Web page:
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Shoplifting on the rise: Boots’ store takes baby formula off shelves to prevent theft


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It is estimated that consumer shoplifting rose by up to 37 per cent in 2023 compared to the previous year  

As shoplifting rates increase in Britain, retailers are forced to look for various tactics to deter thieves.

For example, the Boots’ store in Purley, South London has taken some “vital” products off its shelves and moved them out of reach from shoplifters, GB News reported.

The retailer removed baby formula and other popular products, costing up to £19, after experts warned of shoplifters looking to sell the items on dodgy outlets or to buyers abroad.

Some thieves mix the powder with drugs, as suggested by the report.

Customers are now required to take paper photocopies to the counter to purchase the goods from the store.

Some retailers are using dummy displays, locked cabinets, and more sophisticated tagging to prevent shoplifting, while others are investing in staff training and more sophisticated guarding.

Emmeline Taylor, professor of criminology at City, University of London, recognised that retailers are forced to create ‘Fortress Stores’ in some of their hardest hit locations.

Professor Taylor told The Sun that the cost-of-living crisis was partly to be blamed for soaring shoplifting rates.

Last month, Boots revealed that often use security tags on products or replace items identified as “most at risk” with empty boxes or cut outs to prevent theft.

The British health and beauty retail giant has been demanding tougher action to combat shoplifters and violence against its workers.

Consumer shoplifting is estimated to have risen by up to 37 per cent in 2023 compared to the year before, as revealed by Project Pegasus, a collaborative scheme enforced by a number of UK retailers, including Boots.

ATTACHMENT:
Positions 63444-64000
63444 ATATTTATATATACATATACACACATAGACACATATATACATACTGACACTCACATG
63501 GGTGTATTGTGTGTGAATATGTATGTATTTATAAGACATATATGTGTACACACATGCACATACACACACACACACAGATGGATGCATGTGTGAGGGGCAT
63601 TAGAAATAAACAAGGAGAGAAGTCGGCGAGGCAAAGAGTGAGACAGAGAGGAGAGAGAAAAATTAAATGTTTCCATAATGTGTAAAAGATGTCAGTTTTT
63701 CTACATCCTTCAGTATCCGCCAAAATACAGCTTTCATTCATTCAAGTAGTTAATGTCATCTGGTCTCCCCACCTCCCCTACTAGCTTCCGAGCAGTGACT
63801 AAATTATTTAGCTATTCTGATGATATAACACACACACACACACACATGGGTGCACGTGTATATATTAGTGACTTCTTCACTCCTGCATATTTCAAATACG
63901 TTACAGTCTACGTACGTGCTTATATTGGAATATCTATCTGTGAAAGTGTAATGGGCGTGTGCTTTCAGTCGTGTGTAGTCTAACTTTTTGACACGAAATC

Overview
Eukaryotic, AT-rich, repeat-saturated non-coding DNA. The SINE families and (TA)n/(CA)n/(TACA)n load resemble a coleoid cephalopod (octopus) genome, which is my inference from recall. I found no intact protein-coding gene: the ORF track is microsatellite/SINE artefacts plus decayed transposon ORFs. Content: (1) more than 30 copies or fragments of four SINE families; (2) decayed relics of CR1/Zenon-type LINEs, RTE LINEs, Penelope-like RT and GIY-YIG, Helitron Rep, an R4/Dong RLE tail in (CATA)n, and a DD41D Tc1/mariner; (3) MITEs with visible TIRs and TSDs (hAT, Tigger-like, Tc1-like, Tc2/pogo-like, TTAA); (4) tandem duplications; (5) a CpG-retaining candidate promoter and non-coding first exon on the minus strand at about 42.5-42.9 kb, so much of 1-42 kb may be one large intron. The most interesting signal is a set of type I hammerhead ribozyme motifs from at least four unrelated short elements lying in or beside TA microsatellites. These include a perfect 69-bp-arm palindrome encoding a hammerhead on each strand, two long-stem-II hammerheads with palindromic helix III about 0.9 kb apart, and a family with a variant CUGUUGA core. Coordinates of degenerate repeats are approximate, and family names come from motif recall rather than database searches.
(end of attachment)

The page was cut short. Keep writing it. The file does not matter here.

The Centre for Retail Research said thieves have become aware that retail crime is fairly risk free and that shopkeepers cannot detain a thief unless there is a good prospect that the police will turn up and make an arrest.

As police have failed to respond to most cases, thieves have become aware that retail crime is fairly risk free, the Centre for Retail Research told GB News.

Moreover, retailers do not want their employees to be harmed by contact with aggressive and often-violent shoplifters, it added.  

Nemesh Patel, Managing Director of the Southdowns Pharmacy Group, told Pharmacy Business that the problem has “certainly exacerbated”, and their high street pharmacies have been impacted by shoplifting regularly over the past two years.

To mitigate this worrying issue, they have to stop selling perfumes and other high value lines in one of their pharmacies, he said.

Patel also believes the cost of living crisis has contributed to the increase in shoplifting cases in the UK.





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